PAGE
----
American Football Misconceptions & Business Parallels

No need to explain this in America, but if you’re reading this article from outside the U.S. yesterday was a huge sports day in the United States — the Super Bowl XLV day. As tweeted during the first minutes of the game, after three years of living in this country yesterday was actually the first time I watched a game of American football from start to finish. It was a good game, and from what I could tell, the winner deserved the win. But getting into an amateur analysis of yesterday’s game is not my today’s goal.

Today I’d like to look at three misconceptions that I’ve had (and I’m sure many others do) about American football before yesterday. I will also attempt to make parallels between the actual reality of things and business (and marketing, in particular).

Before yesterday I have had the following 3 misconceptions (and I’m sure my love towards the “proper” football, aka “soccer” in North America, has contributed to it quite a bit):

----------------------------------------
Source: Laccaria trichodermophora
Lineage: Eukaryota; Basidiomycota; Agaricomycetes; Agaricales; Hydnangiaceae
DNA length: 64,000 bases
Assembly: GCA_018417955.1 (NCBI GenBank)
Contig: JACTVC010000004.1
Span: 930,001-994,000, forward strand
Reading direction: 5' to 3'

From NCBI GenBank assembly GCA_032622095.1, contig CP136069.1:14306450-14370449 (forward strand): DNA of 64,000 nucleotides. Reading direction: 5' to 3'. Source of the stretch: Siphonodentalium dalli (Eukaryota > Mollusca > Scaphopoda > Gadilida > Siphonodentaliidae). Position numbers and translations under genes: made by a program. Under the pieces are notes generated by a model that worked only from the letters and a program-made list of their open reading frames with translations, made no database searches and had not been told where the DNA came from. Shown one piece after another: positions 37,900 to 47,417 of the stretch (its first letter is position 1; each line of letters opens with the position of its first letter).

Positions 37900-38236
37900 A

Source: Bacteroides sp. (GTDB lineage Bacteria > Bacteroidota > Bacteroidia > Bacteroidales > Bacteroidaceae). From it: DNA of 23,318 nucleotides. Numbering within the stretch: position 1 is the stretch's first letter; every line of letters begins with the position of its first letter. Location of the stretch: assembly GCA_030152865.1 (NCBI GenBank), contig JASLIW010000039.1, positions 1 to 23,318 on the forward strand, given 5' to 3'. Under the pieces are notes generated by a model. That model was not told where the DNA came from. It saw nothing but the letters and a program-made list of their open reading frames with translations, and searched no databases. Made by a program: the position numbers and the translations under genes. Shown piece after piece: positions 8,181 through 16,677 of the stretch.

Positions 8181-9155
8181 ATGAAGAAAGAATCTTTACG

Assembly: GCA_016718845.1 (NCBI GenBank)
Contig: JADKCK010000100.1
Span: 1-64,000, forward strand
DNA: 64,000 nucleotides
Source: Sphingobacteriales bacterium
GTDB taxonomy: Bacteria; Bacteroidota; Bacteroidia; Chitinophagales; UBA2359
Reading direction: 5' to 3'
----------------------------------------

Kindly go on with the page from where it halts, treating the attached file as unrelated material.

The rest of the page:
1. Brutality — I expected football to be extremely brutal. Like ice hockey, you know? One of my biggest surprises of yesterday’s night was that it isn’t anywhere as barbarous as I thought. In fact, even during a game as important as the Super Bowl, players of the opponent teams were often extremely respectful. Why can’t we be the same in business? Not to point fingers at anyone, but so often competitors choose to act plain ugly towards one another.

2. Lack of Strategy — Oh, what a misconception! Just as any team game, American football is greatly dependent on strategy (lots of planning, monitoring, smart positioning, playing with the ball, etc). How developed is your business (or marketing) strategy today? Are you actively employing competitive intelligence? Do you set benchmarks, and have clear short- and long-term plans in place? How structured is your way of doing business, after all?

3. Lack of Flexibility — While being an extremely physical sport, American football also relies a lot on flexibility (both as the plastic of individual players, and as the flexibility of the team as a whole — to adapt to the external circumstances). How plastic/flexible is your way of doing business today? Do you monitor the latest trends (to see and seize opportunities), and employ them for your competitive advantage and growth? Are you truly flexible to adjust your strategy when it’s needed?

I believe there’s much to learn from any team sport, and American football is certainly no exception.

If I have missed things that you believe belong here, your comments are certainly warmly welcomed.

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